Pitchers and catchers have reported to Spring Training, which means it’s that time of year again.
The time to unveil our top-40 Seattle Mariners prospects for the new year. If this is your first time reading one of our lists, we do one every year at the top of Spring Training and a re-rank after the trade deadline. In the past, these lists have been determined solely by Colby and myself, but this year, we’ve gotten a little help from Colton Swanson and Herbert Nightingale. And, as always, any tiebreakers have been settled by our Twitter followers through polls.
Following a quiet offseason by Jerry Dipoto‘s standards, 34 of the players included in our post-deadline re-rank have made it over to this list. Two of the biggest names not being carried over are Shed Long, who graduated his prospect status in September, and Ricardo Sánchez, who was recently claimed off waivers by the St. Louis Cardinals.
Between the four individual lists created by Herb, Colton, Colby, and myself, 56 players in total were named. The final positioning for each player was determined by the average spot they placed when voted for. However, our official list will be condensed to 40 prospects, which means 16 others just missed the cut. Today, prior to diving into our final prospect rankings, we want to highlight a few of those 16 names some of us thought were deserving of making the list.
Jake Haberer finished 41st in our voting process despite averaging the 38th spot. This is kind of a make-or-break season for Haberer who’s now 25 with just 27.2 innings pitched in Double-A and beyond. The hard-throwing righty still struggles to find the zone consistently, finishing off the year with a rough 5.84 BB/9 across three minor league levels in 2019.
It’s still an easy upper 90s fastball with a plus slider, but the name of the game is location; Haberer has to overcome his command and control woes quickly. If so, he’s a name to keep an eye on to make a surprise impact at the Major League level this season.
For what Jack Anderson lacks in velocity he makes up in his ability to deceive opposing hitters with a funky submarine delivery. In Double-A last year, Anderson still managed nearly a strikeout per inning (8.50 K/9) and kept the ball on the ground at 62.6% clip. Some thought Anderson could have been selected in the Major League portion of this past December’s Rule 5 draft, but the 26-year-old remains with the Mariners and could see action in the Emerald City sooner rather than later.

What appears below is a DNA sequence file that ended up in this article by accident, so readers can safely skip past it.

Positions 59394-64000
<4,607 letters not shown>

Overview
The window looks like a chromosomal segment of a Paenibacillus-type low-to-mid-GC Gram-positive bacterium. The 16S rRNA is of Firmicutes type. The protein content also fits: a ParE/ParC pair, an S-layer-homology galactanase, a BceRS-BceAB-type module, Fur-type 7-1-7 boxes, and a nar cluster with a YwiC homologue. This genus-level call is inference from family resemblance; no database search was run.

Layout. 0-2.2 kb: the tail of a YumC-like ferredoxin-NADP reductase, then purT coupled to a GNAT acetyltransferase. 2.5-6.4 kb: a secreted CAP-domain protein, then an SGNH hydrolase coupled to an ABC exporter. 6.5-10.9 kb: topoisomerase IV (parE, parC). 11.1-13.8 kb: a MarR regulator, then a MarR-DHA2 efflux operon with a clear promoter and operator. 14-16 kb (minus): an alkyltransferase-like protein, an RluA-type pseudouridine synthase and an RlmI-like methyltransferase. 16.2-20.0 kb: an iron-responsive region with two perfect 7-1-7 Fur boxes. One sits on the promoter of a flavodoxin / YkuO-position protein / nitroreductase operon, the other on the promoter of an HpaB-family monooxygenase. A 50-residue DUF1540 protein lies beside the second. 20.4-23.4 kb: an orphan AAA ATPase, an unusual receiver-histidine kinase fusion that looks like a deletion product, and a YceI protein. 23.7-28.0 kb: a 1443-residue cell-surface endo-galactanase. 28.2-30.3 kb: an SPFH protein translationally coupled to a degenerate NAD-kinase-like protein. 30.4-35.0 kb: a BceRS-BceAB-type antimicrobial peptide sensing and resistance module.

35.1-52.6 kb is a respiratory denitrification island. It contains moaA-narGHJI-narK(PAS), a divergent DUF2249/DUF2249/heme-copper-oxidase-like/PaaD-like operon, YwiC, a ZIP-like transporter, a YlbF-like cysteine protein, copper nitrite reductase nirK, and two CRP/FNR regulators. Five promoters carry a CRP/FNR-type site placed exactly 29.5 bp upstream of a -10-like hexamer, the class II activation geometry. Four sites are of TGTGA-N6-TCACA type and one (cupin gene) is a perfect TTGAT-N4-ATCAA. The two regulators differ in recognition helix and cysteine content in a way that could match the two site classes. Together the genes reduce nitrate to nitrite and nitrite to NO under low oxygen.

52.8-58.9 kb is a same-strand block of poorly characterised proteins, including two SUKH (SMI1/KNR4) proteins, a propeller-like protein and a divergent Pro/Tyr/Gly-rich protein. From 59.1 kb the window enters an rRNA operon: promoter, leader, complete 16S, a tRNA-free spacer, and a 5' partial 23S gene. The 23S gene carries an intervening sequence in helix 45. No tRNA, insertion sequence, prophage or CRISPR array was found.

Most of the focus has been put on outside additions when looking at the successful rebuild of the Mariners’ farm system, and for good reason, but their ability to raise the ceilings of several of their in-house products in such a short amount of time has been an exciting and unexpected development. Devin Sweet not only saw a significant increase in fastball velocity last season and also found some feel for his slider as the year progressed.
I’m certainly the high man on Sweet as I had him ranked 32nd in my list, with his second-best placement being 50th on Colby’s. I’ve become a big believer in Sweet, who struck out 152 batters and walked just 27 between West Virginia and Modesto. If there is a legit tertiary offering in the slider now, the 23-year-old could be a true back-of-the-rotation piece with a floor of a solid middle reliever.
It’s a cliché term, but it’s true in this instance: Donnie Walton is a ballplayer. There isn’t a tool of Walton’s that jumps off the page, but he’s as steady as they come. He’s a solid hitter with good contact skills, above-average discipline at the plate, and a propensity for getting on base. Defensively, Walton provides a sturdy enough glove in the middle of the infield, though he may need to broaden his positional horizons to fit within the Mariners’ plans.
Walton was decent in his cup of coffee in the bigs this past September, knocking in a couple of runs in his 19 plate appearances. Given the high volume of utility players the Mariners have vying for one or two spots this spring, however, Walton’s a long shot to break camp with the team. Still, he provides some solid depth in the event of an injury and should put up big offensive numbers in his first year in the PCL.
The other 12 prospects that were voted for and didn’t make the cut are, in order, LHP Ian McKinney, LHP Danny Chang, RHP Ty Adcock, RHP Penn Murfee, RHP Elvis Alvarado, RHP Gerson Bautista, RHP Josias De Los Santos, RHP Darren McCaughan, RHP Levi Stoudt, RHP Dutch Landis, OF Keegan McGovern, and LHP Blake Townsend.